underinvestment in resource extraction and production, climate change and geopolitics are all conspiring to create a perfect storm of rising prices.
To be sure, a single inflation print won’t dictate policy, and it’s entirely possible that the Fed maintains its 50-basis-point hike next week, which will bring welcome respite to markets, but they could tighten later on in the year, if inflation remains stubbornly persistent.
2. Beijing Doesn't Care about Investors, it cares about Communists
Investors should be wary about Beijing's sudden about face when it's come to loosening its grip on the recent crackdown of the economy.
Once Chinese President Xi Jinping is installed for an unprecedented third term, many of the recent measures could roll back and Xi may pursue his "common prosperity" push with even greater fervor.
Early on in China’s economic reform, then-Chinese leader Deng Xiaoping famously noted with regards to whether China was to become a capitalist society or not,
“It doesn’t matter if the cat is black or white, as long as it catches mice.”
Which is why investors watching Beijing rollback some of its harshest crackdowns on its economy may be celebrating prematurely – the measures have more to do with cutting unemployment than it does with letting stocks rebound.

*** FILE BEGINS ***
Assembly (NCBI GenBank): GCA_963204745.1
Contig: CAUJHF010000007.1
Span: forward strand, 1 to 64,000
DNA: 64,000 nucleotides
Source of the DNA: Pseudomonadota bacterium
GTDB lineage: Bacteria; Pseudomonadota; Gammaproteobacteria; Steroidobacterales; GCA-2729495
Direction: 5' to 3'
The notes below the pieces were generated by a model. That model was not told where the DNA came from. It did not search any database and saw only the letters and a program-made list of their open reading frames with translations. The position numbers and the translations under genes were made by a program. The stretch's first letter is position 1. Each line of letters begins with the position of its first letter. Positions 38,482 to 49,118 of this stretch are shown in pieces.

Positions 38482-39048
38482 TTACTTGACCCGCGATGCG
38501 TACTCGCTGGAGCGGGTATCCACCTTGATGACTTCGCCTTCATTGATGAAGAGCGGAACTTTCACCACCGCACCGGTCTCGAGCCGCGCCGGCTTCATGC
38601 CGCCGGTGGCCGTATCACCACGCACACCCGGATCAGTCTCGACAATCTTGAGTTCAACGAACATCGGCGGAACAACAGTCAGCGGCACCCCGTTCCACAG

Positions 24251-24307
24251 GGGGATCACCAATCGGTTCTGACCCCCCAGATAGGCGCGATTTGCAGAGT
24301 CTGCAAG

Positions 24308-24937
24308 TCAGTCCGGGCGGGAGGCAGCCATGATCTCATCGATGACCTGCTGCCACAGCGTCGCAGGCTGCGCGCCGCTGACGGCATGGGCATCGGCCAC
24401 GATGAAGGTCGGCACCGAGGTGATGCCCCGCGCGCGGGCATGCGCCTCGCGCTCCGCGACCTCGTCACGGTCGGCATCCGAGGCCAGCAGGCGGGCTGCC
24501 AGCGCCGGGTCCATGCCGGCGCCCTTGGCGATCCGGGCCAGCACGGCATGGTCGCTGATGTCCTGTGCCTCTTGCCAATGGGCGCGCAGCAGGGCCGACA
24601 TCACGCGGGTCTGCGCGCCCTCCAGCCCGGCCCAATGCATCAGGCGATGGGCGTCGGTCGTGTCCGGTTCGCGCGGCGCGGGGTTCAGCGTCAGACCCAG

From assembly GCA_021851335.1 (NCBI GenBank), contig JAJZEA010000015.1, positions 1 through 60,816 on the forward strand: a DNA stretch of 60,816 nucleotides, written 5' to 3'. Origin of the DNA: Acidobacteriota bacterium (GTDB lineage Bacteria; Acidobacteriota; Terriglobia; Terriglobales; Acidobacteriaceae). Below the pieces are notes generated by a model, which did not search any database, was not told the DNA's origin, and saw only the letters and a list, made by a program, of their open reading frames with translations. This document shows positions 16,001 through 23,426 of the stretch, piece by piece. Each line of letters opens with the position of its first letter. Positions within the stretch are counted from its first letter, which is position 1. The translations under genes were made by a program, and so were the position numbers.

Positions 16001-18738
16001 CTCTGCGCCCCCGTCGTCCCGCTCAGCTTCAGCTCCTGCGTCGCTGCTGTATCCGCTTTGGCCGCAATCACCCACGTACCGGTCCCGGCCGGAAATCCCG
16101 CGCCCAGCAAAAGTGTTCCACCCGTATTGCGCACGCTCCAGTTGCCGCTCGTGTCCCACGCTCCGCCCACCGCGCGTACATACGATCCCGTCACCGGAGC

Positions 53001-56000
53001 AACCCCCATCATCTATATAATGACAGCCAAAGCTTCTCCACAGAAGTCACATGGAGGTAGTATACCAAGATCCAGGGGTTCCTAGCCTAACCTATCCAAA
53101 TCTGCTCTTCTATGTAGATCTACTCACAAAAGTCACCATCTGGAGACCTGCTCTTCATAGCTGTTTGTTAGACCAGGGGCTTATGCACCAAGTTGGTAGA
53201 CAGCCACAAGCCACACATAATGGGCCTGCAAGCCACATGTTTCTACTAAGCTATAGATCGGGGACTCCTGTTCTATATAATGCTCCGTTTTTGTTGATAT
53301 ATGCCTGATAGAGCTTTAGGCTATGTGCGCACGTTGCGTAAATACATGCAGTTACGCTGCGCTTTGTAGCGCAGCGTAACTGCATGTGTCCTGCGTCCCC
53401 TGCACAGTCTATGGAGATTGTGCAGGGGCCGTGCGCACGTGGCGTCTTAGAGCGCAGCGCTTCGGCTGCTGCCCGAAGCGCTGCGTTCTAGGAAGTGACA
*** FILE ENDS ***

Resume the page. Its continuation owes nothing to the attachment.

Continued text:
Ahead of a significant leadership conclave which looks set to install Chinese President Xi Jinping for an unprecedented third term and potentially leader for life, any hint of dissent and unhappiness must be stubbed out, which includes unemployment.
The big tech companies that suffered a pummeling from regulators has since seen authorities accelerate the approval of new vide game titles while ride-hailing giant Didi Global’s time in the penalty box may finally be over and it could soon welcome new users.
And these shifts have prompted investors to ask whether China’s stock market has bottomed.
Over the past year, Chinese tech companies, the darlings of global investors looking for higher returns from the world’s second largest economy, have lost as much as US$2 trillion in market value, or around 11% of Chinese GDP, according to Goldman Sachs estimates.